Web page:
Conquering your golf demons feels good. It’s cause for letting your emotions hang loose and, yes, unloading some colorful language. If you don’t spike the football once in a while, what’s the point?
In that spirit, we give you Haotong Li, winner of the DP World Tour’s BMW International Open and the new standard-bearer for how to celebrate a victory and describe it to a live television audience.
On the first hole of a sudden-death playoff with Thomas Pieters on Sunday, Li — a 26-year-old from China who’s been forthright about his rocky relationship with his profession amid a four-year winless drought — packed enough drama for a golf lifetime into a three-shot sequence.
— DP World Tour (@DPWorldTour) June 26, 2022
First, Li’s second shot narrowly avoided the water hazard guarding the green on the 568-yard, par-5 18th hole. Then he thinned his chip, running it more than 40 feet beyond the pin. Finally, Li buried the birdie putt and unleashed a cathartic fist pump that served as a precursor to the eruption that was bubbling up inside of him.
When Pieters’ birdie effort slid by, Li was overcome with emotion. With the tears flowing, he bear-hugged his caddie and dropped to his knees, pressing his forehead into the putting surface as his shoulders heaved up and down.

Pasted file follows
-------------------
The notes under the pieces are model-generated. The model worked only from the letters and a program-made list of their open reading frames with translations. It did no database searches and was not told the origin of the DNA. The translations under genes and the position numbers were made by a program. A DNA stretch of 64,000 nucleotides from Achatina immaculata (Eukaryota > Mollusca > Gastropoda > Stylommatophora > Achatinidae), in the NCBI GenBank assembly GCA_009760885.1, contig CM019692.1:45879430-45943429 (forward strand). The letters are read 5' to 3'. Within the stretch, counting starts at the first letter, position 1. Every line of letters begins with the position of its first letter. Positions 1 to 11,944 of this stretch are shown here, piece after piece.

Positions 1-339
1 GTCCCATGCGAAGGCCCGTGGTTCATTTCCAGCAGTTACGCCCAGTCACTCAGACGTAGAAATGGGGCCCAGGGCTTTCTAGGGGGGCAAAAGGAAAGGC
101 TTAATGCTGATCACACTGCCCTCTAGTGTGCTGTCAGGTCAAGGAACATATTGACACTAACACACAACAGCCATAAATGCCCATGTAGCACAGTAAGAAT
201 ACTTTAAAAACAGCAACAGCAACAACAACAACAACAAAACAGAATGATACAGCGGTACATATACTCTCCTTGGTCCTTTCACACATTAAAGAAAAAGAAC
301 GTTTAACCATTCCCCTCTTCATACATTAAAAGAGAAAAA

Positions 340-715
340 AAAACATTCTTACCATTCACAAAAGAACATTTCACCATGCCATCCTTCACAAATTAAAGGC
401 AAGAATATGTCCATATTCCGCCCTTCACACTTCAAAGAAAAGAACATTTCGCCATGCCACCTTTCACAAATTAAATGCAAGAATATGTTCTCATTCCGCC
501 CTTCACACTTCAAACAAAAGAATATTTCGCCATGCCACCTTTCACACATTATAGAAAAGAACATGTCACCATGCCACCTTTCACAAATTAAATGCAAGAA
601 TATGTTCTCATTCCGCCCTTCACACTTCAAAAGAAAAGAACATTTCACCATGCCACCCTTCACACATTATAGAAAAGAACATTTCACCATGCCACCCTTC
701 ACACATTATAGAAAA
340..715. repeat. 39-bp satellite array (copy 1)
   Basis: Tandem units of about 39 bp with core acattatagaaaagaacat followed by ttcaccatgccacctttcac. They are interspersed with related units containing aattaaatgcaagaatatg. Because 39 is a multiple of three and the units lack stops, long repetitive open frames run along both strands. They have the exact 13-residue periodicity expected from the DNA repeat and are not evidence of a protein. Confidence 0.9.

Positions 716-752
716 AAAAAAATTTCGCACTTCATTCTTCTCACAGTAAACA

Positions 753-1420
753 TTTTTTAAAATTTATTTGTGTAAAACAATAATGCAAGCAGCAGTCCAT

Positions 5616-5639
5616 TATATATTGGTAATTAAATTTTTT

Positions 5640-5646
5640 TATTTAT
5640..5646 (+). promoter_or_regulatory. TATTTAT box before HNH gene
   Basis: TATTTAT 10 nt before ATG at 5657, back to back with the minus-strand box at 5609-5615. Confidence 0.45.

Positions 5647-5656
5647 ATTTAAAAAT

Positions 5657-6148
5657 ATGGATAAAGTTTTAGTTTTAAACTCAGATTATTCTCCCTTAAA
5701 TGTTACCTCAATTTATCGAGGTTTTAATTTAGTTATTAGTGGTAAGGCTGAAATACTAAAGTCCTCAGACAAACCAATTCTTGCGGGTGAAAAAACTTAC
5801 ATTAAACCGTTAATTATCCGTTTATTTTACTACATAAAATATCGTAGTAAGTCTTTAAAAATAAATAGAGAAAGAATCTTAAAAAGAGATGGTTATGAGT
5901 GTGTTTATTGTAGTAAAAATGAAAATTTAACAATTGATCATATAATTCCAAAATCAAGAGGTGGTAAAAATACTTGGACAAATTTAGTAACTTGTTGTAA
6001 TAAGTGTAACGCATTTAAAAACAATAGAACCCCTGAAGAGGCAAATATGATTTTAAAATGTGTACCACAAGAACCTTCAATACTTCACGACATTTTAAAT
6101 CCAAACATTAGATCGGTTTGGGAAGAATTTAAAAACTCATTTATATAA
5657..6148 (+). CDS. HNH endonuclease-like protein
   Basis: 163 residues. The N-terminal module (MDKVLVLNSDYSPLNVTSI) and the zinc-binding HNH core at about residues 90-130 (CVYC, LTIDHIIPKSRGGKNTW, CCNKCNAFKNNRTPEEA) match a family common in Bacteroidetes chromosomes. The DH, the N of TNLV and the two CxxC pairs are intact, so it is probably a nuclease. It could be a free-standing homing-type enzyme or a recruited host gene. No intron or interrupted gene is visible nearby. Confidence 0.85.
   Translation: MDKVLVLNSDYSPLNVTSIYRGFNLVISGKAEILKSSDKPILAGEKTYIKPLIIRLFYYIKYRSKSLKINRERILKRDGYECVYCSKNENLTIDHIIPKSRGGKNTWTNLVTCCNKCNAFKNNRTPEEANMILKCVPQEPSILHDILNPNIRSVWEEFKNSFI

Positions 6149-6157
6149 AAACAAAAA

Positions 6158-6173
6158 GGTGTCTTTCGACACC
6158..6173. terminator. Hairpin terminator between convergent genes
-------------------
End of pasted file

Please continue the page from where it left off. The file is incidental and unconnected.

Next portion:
It was raw. It was real. It was…well, it’s best to let Li finish that thought.
“It’s just f—— golf,” Li told a TV interviewer. “It’s just f—— hard to describe.”
The win is Li’s third on the DP World Tour and first since he bested Rory McIlroy in the 2018 Dubai Desert Classic.
As recently as 10 months ago, before he aligned with his current caddie, Li was seriously considering a break from the sport he loved.
On Sunday, he found out what it feels like to get that love paid back.
HAOTONG LI 😂😂 pic.twitter.com/1q44QAvkbW
— Switching Stances (@SwitchinStances) June 26, 2022
“I don’t have the words to describe how I feel right now,” Li said. “When I hit that chip, I thought I had given away another chance. I can’t believe it has happened. Ten months ago, I had decided to literally quit golf. Then somehow, where I am now … it is golf and hard to describe.
“I have no idea how I won this playoff. It was an up-and-down battle. I hit a lot of good putts today, especially on the back nine. I already knew it was going to be super tough. I was just telling myself to hang in there. Win or lose I just wanted to play my best. And luckily, I did.”